3. Your name is f'ing Jim Bob? Could you be more cliche?
Saturday, November 29, 2008
Friday, November 28, 2008
Another word they brought up that I was really only introduced to in my Social Psych class is "heuristic." Basically this is kind of like a "schema". Since i know how to spell this word and am able to look it up, I'll do that, instead of just guessing... Okay - technically it's the "availability heuristic" and here's the definition from wikipedia:
The availability heuristic is a phenomenon (which can result in a cognitive bias) in which people base their prediction of the frequency of an event or the proportion within a population based on how easily an example can be brought to mind.
Simply stated, where an anecdote ("I know a Chinese guy who...") is used to "prove" an entire proposition or to support a bias, the availability heuristic is in play.
This word was brought up when speaking about Michelle Obama, and how the fact that she is in the White House (well, soon anyway) looking the way she does (from skin color to the way she wears her hair) will bring about a new heuristic for people when they think about what a Black woman looks like or can be. I believe that the guest on ATR attributed this point to Michele Wallace. (I remember we sold a book or 2 of hers at BV. Also, wikipedia just told me that she's the daughter of Faith Ringgold, which leaves me with Hot Topic in my head.) I remember thinking that the concept of an availability heuristic was really useful, but this was the first time I've heard it used so well. It's similar to stereotype, but without the baggage that "stereotype" conjures up.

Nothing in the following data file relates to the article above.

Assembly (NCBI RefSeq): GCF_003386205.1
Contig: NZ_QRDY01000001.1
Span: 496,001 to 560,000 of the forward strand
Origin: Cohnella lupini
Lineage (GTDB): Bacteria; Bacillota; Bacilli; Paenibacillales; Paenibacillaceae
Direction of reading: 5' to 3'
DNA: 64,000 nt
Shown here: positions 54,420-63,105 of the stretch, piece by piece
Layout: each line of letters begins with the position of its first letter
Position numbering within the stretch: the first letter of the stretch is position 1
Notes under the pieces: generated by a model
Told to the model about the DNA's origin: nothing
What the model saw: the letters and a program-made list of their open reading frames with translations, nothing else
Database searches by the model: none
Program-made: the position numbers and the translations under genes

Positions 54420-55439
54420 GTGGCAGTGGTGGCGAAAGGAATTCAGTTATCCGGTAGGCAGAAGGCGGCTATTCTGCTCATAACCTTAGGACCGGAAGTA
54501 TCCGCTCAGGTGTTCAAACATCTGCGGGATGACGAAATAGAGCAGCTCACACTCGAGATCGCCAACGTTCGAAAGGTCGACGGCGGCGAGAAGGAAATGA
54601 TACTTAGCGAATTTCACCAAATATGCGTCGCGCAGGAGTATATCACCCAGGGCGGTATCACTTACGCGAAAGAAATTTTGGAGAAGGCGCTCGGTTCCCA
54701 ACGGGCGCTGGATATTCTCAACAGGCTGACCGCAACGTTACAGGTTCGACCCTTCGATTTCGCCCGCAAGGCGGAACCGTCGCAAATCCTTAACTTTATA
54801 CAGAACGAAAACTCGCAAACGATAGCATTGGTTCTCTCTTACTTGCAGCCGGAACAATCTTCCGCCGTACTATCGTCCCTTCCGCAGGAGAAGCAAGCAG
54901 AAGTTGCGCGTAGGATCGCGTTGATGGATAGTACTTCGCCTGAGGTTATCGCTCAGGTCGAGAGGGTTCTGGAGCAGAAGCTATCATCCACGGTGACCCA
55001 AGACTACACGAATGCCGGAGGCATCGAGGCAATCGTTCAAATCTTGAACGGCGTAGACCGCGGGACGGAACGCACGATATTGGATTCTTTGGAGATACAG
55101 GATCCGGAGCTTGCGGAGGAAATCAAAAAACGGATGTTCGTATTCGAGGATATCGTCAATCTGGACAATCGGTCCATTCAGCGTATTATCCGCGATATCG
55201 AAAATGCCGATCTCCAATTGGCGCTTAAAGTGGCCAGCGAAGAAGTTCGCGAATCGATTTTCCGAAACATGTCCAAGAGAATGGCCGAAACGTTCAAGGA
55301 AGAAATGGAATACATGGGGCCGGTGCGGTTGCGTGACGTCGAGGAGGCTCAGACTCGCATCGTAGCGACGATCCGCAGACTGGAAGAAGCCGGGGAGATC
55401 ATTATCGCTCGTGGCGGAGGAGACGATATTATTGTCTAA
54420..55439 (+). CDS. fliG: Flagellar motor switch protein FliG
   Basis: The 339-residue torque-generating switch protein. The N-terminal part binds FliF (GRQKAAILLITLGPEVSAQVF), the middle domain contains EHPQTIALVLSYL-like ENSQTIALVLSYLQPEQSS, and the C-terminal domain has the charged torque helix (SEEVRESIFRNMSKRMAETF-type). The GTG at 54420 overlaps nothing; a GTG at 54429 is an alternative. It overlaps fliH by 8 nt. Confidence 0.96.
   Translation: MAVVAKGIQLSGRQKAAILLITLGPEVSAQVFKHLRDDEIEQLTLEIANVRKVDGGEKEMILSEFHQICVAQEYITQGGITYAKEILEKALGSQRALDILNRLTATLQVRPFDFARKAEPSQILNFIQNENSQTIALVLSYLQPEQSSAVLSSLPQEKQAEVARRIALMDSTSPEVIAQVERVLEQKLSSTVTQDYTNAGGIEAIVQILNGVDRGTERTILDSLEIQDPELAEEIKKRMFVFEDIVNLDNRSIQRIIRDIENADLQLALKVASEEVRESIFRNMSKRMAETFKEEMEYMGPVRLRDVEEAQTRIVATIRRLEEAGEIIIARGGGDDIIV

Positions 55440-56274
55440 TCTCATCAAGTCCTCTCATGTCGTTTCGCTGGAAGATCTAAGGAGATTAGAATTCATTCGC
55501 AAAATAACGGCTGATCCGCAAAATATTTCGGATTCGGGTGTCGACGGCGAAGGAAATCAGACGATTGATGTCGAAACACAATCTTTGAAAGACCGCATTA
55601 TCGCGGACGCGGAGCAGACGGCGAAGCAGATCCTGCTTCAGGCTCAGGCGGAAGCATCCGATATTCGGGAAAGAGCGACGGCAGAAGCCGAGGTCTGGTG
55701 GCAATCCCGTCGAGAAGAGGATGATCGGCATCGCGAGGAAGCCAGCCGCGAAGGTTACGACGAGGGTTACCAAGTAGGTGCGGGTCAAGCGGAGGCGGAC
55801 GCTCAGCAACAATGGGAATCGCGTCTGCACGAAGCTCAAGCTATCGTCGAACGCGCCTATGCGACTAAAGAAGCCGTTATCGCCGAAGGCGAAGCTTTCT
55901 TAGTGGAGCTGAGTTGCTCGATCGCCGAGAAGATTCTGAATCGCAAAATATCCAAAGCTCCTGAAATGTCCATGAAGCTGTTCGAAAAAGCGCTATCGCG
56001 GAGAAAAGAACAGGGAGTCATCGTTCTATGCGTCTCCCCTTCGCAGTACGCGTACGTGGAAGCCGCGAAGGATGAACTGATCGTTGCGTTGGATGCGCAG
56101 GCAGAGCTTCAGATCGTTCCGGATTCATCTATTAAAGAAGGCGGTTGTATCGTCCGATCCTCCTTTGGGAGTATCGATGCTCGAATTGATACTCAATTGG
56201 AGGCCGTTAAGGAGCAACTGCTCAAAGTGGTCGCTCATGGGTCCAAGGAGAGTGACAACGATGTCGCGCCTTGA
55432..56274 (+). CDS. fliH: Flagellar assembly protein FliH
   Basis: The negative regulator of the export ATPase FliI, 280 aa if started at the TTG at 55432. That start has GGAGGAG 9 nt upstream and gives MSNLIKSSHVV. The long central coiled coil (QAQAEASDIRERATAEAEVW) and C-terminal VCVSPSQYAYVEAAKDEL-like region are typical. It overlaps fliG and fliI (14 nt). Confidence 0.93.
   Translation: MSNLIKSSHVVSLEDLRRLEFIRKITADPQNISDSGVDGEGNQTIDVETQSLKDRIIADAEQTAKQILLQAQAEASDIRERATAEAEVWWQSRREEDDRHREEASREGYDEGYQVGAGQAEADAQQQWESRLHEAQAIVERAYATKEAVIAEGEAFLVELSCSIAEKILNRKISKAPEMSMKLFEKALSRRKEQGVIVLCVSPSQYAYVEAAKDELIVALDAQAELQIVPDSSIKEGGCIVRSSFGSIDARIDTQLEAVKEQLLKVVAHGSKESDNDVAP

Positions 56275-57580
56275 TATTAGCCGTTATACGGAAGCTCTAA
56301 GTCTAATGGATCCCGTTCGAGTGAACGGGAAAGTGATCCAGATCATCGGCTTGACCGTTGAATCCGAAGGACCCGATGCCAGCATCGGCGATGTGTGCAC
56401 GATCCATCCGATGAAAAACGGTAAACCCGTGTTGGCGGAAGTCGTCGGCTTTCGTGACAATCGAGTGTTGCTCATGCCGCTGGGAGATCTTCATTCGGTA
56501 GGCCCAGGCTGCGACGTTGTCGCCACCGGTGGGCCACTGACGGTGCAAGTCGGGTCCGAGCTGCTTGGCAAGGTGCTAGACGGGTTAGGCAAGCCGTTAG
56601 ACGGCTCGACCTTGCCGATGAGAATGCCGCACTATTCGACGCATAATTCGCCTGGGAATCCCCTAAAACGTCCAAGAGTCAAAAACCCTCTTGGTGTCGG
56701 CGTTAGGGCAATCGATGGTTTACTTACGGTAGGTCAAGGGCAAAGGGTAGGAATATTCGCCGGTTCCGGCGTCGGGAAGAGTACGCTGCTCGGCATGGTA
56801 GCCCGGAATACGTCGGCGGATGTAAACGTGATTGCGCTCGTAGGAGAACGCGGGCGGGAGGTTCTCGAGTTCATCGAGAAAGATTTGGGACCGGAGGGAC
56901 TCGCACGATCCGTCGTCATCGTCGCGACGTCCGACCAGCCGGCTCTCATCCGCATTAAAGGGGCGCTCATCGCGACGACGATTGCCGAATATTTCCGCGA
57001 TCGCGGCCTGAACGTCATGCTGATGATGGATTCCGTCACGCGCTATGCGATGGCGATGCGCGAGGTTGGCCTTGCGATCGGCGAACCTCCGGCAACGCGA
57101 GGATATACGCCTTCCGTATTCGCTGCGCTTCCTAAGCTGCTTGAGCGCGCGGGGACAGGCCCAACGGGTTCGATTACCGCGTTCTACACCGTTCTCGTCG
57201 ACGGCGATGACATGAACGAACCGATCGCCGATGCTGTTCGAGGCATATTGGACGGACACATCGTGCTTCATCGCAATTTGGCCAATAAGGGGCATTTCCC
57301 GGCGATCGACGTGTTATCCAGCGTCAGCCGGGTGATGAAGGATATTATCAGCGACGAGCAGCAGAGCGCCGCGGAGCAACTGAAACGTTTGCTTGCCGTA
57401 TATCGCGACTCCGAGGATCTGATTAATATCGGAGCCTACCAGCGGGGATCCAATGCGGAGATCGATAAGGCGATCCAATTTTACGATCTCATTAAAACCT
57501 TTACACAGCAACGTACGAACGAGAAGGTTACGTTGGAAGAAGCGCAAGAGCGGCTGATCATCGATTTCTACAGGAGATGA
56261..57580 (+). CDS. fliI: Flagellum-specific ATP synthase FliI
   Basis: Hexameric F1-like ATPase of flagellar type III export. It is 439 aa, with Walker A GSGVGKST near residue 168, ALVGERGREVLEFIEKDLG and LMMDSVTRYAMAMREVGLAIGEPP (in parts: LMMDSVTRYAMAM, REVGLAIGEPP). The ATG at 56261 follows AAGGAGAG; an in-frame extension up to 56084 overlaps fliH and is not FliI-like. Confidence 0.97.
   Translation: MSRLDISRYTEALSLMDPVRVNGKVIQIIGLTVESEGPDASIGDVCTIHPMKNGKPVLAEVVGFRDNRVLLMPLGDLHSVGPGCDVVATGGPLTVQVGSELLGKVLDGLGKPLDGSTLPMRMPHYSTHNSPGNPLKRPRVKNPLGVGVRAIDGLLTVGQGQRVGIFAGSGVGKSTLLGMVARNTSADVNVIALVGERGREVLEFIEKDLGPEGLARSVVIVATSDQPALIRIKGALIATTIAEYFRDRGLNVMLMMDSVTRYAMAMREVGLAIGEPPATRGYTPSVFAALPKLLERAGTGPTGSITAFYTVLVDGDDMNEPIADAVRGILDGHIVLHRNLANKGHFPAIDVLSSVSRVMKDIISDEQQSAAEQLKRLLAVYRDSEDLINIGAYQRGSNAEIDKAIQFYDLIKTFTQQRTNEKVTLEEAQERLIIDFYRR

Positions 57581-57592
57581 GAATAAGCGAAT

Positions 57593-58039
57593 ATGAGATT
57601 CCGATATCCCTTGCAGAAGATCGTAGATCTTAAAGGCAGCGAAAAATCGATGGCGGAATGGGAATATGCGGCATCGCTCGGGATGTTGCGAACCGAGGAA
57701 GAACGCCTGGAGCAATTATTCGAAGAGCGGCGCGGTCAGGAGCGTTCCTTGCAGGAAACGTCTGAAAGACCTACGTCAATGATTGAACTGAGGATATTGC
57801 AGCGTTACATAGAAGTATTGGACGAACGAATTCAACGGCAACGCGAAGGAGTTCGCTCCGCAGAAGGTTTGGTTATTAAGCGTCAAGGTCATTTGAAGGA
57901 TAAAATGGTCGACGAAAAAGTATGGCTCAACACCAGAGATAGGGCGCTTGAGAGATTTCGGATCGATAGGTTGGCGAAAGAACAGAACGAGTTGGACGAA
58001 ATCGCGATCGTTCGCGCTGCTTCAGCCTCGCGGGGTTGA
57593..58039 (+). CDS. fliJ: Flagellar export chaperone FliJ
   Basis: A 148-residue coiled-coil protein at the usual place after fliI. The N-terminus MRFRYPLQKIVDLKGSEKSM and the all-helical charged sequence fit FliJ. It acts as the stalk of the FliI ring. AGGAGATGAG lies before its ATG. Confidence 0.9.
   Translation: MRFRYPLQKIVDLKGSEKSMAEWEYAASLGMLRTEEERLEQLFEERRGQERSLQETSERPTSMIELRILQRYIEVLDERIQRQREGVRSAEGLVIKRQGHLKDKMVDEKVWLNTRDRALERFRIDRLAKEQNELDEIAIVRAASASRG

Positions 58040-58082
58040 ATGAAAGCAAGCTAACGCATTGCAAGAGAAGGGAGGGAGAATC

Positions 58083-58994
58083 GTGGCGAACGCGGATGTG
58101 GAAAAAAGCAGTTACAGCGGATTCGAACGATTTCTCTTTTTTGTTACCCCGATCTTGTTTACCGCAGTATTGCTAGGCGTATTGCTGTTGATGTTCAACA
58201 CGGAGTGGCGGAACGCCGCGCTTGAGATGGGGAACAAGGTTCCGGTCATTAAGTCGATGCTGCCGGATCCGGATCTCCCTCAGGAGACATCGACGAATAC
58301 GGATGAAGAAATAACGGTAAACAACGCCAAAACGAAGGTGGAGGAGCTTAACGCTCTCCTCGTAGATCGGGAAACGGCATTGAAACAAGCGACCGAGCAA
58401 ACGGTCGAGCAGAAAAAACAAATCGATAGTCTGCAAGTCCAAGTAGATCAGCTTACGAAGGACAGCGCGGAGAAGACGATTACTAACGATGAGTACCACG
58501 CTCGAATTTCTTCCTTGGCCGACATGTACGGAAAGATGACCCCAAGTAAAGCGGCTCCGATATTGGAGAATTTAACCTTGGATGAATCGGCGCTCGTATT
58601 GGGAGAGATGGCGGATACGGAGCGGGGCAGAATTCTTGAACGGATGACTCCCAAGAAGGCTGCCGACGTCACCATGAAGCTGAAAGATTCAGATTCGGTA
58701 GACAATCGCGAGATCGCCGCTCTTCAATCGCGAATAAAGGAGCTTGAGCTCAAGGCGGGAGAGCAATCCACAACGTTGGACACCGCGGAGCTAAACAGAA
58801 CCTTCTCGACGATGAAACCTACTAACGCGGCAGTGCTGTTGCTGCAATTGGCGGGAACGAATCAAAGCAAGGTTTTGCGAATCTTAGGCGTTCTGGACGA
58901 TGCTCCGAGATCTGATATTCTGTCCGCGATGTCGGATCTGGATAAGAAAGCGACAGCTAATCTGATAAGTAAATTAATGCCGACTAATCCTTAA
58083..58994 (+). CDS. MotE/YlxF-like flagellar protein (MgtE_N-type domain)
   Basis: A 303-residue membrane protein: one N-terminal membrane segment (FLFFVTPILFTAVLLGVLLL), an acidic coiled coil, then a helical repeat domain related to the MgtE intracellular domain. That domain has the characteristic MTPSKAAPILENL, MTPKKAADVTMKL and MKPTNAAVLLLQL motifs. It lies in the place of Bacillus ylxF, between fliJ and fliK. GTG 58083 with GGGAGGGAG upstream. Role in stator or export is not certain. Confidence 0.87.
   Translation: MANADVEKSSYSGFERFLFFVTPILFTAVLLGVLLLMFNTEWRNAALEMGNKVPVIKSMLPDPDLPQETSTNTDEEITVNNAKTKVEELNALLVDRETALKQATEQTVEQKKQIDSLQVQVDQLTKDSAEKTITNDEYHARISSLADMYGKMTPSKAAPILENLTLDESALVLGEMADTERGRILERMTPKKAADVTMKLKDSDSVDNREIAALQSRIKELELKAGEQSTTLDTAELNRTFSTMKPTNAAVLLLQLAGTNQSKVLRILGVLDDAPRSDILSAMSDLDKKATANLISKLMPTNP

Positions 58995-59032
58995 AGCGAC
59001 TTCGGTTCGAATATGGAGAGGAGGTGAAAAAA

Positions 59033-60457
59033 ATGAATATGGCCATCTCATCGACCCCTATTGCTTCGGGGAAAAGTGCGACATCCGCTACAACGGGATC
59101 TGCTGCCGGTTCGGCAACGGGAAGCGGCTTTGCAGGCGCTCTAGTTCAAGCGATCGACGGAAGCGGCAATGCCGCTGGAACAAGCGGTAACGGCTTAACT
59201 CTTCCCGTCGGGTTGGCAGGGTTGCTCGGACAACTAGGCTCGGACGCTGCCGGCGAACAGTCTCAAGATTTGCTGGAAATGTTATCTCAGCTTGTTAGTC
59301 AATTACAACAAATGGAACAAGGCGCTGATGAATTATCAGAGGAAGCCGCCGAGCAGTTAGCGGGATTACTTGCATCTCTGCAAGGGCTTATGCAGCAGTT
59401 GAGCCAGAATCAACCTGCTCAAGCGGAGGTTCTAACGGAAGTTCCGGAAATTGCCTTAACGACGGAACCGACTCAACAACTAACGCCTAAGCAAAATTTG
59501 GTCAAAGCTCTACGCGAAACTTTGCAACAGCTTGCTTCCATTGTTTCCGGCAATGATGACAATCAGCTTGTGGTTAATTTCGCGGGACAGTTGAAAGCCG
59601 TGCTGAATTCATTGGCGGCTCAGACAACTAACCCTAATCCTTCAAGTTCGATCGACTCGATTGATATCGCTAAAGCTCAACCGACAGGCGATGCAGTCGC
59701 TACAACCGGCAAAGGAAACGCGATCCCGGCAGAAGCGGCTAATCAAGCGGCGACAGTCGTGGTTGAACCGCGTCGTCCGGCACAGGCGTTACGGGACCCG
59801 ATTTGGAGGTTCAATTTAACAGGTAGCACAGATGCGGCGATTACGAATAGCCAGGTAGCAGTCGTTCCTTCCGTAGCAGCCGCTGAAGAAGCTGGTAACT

If you've got an hour to do something like washing dishes, i highly recommend listening to this one. So smart.
Tuesday, November 25, 2008
Sunday, November 23, 2008
-----1. This American Life
--------a. Ira Glass's femininity
--------b. David Sedaris's rendition of Billie Holiday (it's on right now)
--------c. Sarah Vowell
--------d. Phil Collins
--------a. Joy Cardin
--------b. Kathleen Dunn